Claremore Daily Progress

Community News Network

March 20, 2013

Current generation Dodge is luxurious, quiet

If your memories of the Dodge Durango are centered around a close cousin of the Ram truck, then throw those memories out the window.

Today's Durango shares nothing at all with its old, truck-like namesake.

In fact, it's surprising that Dodge decided to stick with
the Durango name since the new version shares its bones with the Jeep Grand Cherokee, a smooth-riding, luxurious crossover that in many ways is the polar opposite of the old blue-collar, workhorse Durango.

Despite its name, the Durango is moving into a gated, white-collar neighborhood of the automotive world.

The version I tested called the Citadel — topping the Durango range with a starting price around $40,000 — feels more like a Volvo than a typical Dodge. Not only is it shined up Tiffany-style with lots of bling on the body and 20-inch chrome wheels, but it comes with Nappa leather seats that are heated and cooled.

And even more reminiscent of Volvo are all the high-tech safety features. It's available with adaptive cruise control, forward collision warning, blind spot monitoring and rear cross-path detection — a cocoon of electronic sensors more commonly found on high-end luxury cars.

The ordinary Durango, which starts around $30,000, comes with a 3.6-liter V6 engine that makes 290 horsepower. That's no slouch unless you need to do serious towing. If you need to tow up to 7,100 pounds, you can opt for the 5.7-liter HEMI V8 that makes 360 horses. It's perfect for pulling heavy loads but, unfortunately, is almost reminiscent of the old Durango in fuel economy ratings: 13 mpg in city driving and 20 on the highway with all-wheel drive.

Even that raw HEMI horsepower seems tame and refined under the Durango's blinged-out hood. It's a surprisingly quiet, smooth-riding crossover, which should be no surprise because it shares so many genes with its famous cousin, the Grand Cherokee.

Still, that Durango name may present its biggest challenge. It's a great crossover — which it has to be to stay competitive these days — but it also remains mentally tied to the old Durango in name.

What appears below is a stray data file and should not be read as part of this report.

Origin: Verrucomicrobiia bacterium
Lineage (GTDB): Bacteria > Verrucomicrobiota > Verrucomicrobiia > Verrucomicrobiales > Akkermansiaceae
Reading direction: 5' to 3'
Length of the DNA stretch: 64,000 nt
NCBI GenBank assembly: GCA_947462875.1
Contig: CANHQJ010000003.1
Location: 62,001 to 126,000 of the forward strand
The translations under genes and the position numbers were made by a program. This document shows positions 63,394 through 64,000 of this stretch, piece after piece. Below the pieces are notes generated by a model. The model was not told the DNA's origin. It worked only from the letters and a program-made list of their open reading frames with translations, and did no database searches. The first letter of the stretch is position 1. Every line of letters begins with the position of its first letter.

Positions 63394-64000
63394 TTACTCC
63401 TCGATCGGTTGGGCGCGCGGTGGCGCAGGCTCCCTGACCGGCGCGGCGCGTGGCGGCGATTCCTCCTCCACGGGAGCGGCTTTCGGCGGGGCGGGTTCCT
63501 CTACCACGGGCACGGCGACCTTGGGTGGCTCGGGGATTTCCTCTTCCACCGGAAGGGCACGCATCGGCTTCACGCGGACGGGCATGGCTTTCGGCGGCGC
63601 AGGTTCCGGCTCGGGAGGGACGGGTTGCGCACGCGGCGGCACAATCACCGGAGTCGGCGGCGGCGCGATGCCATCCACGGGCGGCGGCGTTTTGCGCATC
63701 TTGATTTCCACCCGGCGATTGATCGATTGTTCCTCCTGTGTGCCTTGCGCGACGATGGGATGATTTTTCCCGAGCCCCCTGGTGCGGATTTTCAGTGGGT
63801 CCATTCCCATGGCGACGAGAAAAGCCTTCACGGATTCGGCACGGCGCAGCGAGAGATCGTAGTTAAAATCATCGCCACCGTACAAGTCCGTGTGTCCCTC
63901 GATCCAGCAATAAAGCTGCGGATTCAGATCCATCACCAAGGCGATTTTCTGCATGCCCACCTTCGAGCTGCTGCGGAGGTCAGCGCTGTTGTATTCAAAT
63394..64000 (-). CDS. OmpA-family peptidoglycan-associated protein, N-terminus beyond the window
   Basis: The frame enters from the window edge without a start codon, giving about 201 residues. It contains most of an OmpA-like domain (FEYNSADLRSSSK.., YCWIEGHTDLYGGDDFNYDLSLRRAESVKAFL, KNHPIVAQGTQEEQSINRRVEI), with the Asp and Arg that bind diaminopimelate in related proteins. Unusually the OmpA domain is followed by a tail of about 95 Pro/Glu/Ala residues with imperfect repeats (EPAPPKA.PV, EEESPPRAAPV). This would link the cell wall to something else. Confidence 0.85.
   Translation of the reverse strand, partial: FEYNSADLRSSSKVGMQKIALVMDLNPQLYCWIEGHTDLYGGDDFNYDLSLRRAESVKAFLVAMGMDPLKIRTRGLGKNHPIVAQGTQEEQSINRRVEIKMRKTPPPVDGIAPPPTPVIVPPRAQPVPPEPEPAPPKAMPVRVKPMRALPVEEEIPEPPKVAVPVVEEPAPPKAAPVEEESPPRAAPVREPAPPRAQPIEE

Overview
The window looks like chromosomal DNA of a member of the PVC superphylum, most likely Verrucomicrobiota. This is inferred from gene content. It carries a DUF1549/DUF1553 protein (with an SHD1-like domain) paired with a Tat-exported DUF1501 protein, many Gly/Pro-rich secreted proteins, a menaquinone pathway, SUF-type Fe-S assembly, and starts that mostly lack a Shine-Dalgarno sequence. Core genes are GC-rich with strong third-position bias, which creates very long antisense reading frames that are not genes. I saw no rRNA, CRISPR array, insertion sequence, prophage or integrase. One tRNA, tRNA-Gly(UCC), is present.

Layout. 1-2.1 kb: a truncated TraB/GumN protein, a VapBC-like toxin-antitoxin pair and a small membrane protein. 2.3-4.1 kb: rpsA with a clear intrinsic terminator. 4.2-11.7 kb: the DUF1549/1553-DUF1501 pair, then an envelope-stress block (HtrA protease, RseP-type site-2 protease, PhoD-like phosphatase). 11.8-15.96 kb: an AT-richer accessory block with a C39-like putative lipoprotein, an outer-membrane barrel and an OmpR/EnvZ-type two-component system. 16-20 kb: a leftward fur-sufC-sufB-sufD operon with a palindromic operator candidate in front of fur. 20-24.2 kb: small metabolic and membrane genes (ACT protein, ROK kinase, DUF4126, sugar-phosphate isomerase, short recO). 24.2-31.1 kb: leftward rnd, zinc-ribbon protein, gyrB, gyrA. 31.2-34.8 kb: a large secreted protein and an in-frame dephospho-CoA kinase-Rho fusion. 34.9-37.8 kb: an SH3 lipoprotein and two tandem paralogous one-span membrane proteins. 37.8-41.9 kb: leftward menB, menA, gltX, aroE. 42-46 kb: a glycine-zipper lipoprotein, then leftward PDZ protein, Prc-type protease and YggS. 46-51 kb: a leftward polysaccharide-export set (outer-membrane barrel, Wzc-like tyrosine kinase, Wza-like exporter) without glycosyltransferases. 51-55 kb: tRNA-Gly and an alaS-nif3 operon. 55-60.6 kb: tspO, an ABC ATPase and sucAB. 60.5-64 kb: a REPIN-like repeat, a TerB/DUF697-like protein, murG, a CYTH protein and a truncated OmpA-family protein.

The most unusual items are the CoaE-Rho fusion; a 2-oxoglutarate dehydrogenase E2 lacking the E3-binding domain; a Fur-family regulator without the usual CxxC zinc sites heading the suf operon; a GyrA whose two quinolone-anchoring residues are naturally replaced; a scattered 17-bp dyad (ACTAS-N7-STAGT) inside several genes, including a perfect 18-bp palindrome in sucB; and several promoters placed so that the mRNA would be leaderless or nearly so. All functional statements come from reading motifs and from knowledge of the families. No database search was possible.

When people think, "I want a luxurious, silent, high-end crossover," rarely will the Dodge Durango be at the top of their mind. Perhaps it should be.

Derek Price is a automotive columnist for CNHI News Service. Contact him at carcolum@gmail.com.

 

1
Text Only
Community News Network
  • Why do wolves howl?

    Of all the myths that dog the wolf, none is more widely accepted than the idea that wolves howl at the moon. Images of wolves with their heads upturned, singing at the night sky, are as unquestioned as a goldfish's three-second memory or a dog's color-blindness (both also myths).

    April 18, 2014

  • Biggest student loan profits come from grad students

    This week, the Congressional Budget Office projected that the federal government would earn roughly $127 billion from student lending during the next 10 years.

    April 18, 2014

  • quake.jpg Pennsylvania won’t take action following Ohio ruling on quakes, fracking

    Pennsylvania officials plan no action despite new Ohio rules on drilling that affect a seismically active area near the state line.

    April 18, 2014 1 Photo

  • Consumer spending on health care jumps as Affordable Care Act takes hold

    Nancy Beigel has known since September that she would need hernia surgery. She couldn't afford it on her $11,000 yearly income until she became eligible for Medicaid in January through President Barack Obama's signature health care law.

    April 17, 2014

  • The case for separate beds

    The other night I slept on a twin bed in the guest room of the house I share with my husband and our two kids.
    It was the best night's sleep I've had in years.

    April 17, 2014

  • Raw oysters spike U.S. rise in bacterial infections, CDC reports

    Raw oysters, so good with hot sauce, increasingly can carry something even more unsettling to the stomach: A bacteria linked to vomiting, diarrhea and pain.

    April 17, 2014

  • Doctors to rate cost effectiveness of expensive cancer drugs

    The world's largest organization of cancer doctors plans to rate the cost effectiveness of expensive oncology drugs, and will urge physicians to use the ratings to discuss the costs with their patients.

    April 16, 2014

  • Low blood-sugar levels make for grousing spouses

    Husbands and wives reported being most unhappy with their spouses when their blood-sugar levels were lowest, usually at night, according to research released this week in the Proceedings of the National Academy of Sciences. Missing a meal, dieting or just being hungry may be the reason, researchers said.

    April 16, 2014

  • Victimized by the 'marriage penalty'

    In a few short months, I'll pass the milestone that every little girl dreams of: the day she swears - before family and God, in sickness and in health, all in the name of love - that she's willing to pay a much higher tax rate.

    April 15, 2014

  • Allergies are the real midlife crisis

    One of the biggest mysteries is why the disease comes and goes, and then comes and goes again. People tend to experience intense allergies between the ages of 5 and 16, then get a couple of decades off before the symptoms return in the 30s, only to diminish around retirement age.

    April 15, 2014